Diving into key pharma trends for 2024
2024 is set to be a year of change in the pharmaceutical industry. As healthcare and retail markets develop, businesses along the pharmaceutical supply chain must stay agile and be able to meet current and future demands.
In this blog, we explore the key trends impacting the pharma industry in 2024, how these are set to shape the future of pharma secondary packaging design, and why MM Packaging is ideally positioned to meet the evolving needs of the sector.
1. Personalised medicines transforming treatments
The rise of personalised medicine marks an important shift in the treatment of illness and disease. The health and medical scientific community is making progress in tailoring pharmaceutical therapies to suit individual patient needs, based on factors such as genetics and lifestyle. This innovative approach has the potential to revolutionise disease treatment and improve patient outcomes.
The move away from ‘one-size-fits-all’ health solutions is accelerating and supply chain technology needs to be incredibly agile to make this a reality. As this trend evolves, smaller production batches, shorter lead times, and increased reliance on digital technology for traceability and security will be required.
To accommodate smaller batch runs and improve turnaround speed, pharmaceutical packaging must also adapt and streamlined supply chains become paramount. At MM Packaging, we support pharma customers in streamlining their operations by providing value-adding services that remove complexity from the pharma packaging supply chain. In addition to digital printing with the agility to support customers with variable elements such as coding and serialisation, these include examples such as ComboPack, a supply chain service that adheres a secondary packaging material to a folding carton pack at the point of production, and PiggyBack®, a leaflet combination solution that comprises two or three folded leaflets glued together back-to-back, to provide more space for information or larger text without increasing the leaflet’s footprint.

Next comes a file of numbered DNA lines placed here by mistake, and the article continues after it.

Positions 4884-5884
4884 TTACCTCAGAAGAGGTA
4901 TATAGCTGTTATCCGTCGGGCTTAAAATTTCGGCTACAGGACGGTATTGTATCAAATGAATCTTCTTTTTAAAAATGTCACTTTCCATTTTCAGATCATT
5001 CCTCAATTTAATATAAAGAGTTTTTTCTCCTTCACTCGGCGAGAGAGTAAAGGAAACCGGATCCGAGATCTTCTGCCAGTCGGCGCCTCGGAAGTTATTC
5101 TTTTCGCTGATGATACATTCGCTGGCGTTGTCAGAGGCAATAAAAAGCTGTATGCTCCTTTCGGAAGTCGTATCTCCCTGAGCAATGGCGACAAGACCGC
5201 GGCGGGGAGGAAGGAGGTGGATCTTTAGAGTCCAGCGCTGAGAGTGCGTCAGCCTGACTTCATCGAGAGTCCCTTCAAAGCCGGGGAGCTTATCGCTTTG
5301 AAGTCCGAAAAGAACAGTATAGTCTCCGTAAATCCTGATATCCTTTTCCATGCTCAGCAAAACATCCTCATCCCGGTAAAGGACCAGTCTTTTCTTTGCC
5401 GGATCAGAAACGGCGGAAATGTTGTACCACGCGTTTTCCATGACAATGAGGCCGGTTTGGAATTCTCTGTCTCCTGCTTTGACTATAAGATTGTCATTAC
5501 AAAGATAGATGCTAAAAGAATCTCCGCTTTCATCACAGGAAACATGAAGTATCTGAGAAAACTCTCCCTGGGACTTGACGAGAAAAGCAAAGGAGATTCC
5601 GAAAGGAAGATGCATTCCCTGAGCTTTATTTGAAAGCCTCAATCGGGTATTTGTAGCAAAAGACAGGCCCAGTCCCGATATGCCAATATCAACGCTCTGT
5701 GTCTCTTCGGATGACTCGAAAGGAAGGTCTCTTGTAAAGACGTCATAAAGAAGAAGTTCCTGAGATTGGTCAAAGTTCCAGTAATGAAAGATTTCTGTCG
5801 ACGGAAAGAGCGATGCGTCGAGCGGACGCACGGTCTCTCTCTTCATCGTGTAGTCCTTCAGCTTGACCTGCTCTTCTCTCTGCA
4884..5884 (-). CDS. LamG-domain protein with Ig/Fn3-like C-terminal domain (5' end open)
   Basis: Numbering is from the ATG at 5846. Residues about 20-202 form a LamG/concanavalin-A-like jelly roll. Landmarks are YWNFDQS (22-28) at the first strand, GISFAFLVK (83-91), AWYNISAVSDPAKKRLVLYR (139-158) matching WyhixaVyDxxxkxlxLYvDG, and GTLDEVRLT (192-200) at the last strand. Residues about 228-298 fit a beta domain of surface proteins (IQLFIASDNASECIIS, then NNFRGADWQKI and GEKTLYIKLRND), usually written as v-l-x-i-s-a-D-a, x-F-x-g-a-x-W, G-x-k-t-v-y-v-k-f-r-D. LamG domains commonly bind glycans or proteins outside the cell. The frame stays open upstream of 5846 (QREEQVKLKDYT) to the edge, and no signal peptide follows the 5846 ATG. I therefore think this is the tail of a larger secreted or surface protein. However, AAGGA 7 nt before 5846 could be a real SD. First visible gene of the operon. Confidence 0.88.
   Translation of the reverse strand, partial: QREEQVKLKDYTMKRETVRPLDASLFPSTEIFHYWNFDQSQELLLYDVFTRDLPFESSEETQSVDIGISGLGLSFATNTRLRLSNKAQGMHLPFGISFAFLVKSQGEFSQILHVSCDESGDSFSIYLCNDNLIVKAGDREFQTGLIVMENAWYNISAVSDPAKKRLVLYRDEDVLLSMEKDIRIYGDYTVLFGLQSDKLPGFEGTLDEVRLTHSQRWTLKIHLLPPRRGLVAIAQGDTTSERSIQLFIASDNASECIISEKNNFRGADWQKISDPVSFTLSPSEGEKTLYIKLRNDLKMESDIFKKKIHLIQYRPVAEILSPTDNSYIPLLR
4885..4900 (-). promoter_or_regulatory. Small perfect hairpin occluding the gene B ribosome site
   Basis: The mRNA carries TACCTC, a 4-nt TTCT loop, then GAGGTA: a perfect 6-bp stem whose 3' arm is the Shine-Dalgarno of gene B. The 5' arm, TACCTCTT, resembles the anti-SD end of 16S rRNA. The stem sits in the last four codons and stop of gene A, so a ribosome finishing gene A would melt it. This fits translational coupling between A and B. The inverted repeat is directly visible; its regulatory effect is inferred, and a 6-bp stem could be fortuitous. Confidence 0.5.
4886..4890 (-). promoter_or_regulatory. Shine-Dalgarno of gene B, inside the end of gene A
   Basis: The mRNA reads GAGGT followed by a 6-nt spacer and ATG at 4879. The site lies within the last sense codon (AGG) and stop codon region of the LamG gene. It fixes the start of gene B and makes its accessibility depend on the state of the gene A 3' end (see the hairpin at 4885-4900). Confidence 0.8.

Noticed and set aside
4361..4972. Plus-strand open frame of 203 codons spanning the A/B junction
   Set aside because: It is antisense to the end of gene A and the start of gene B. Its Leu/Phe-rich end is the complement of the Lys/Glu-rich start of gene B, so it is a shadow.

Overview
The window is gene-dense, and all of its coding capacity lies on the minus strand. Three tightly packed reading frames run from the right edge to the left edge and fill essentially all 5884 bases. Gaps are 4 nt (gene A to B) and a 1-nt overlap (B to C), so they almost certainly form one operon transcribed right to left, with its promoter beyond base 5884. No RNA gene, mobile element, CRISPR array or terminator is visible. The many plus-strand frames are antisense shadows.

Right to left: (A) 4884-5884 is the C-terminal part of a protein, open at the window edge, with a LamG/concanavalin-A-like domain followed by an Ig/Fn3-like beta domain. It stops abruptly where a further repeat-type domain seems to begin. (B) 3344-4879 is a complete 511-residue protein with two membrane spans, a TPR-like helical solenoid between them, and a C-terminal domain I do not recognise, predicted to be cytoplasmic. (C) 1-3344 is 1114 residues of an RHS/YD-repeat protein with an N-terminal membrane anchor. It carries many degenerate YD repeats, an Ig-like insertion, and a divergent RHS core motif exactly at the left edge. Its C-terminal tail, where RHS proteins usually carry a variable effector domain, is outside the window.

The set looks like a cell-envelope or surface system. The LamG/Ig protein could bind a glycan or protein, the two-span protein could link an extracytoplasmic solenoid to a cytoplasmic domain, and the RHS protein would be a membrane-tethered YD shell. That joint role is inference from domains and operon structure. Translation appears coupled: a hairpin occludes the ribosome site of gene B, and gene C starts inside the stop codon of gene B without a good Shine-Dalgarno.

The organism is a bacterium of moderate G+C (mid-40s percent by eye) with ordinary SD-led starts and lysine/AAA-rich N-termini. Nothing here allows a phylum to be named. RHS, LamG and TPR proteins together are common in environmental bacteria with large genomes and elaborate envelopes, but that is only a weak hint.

2. Digital patient engagement
In all aspects of business, virtual customer engagement is becoming the norm, and as much as 70%1 of customer engagement is now online. The rise of digital pharma, where patients can consult healthcare professionals or access their prescriptions in just a few clicks is now a reality.
Digitalisation is pushing the pharmaceutical sector towards omnichannel approaches, where real-world facilities are now combined with digital platforms. For pharma organisations, the pressure is on to create a seamless system for patients who prefer to use digital pharmacy services. This also improves accessibility for patients that cannot easily visit brick-and-mortar premises for their prescriptions.
In packaging terms, digital pharma puts a stronger focus on traceability and authenticity, as supply chains can look very different. Products are often stored in higher quantities and inventories tend to move quickly. A way in which packaging is rising to this challenge is through integrated smart technologies.
Tracking each individual pack can be made simple with smart technologies such as RFID (Radio Frequency Identification) and NFC (Near-Field Communication). These high-tech additions to packaging can turn individual packs into data points, which can be automatically tracked through the supply chain and monitored for additional data collection such as handling touchpoints, temperatures, and time in cold chain storage.
Further downstream, collected data can be used to measure and monitor patient adherence. At MM Packaging, we offer a wide range of digital-ready smart packaging technologies, which combine seamlessly with our secondary packaging solutions.
3. Decision-making moving to patients
A new generation of pharmaceutical decision-makers is wielding greater influence in drug purchasing decisions, demanding manufacturers provide transparency with clinical data and solid reasoning for price increases. From the rise of digital pharmacies to growth in generics, from budget cutting by large government health organisations to shifts in the retail pharmacy market around the world, the old commercial rules are becoming obsolete as procurement demands increase.
MM Packaging recognises the need for pharma companies to adapt. They need to streamline operations, minimise supply chain costs and boost efficiency to be able to meet the needs of these new market players. Innovative folding cartons, leaflet and label designs combined with services such as pre-serialisation and serialisation enable today’s pharma suppliers to be agile and transparent in their dealings, as well as support any evolving environment, social and governance (ESG) requirements.
4. Redesigning pharma commercial models
As costs rise across the board, many manufacturers in the pharmaceutical supply chain are redesigning the core commercial pillars of product development, cost control and securing profitable reimbursement, along with securing faster market adoption.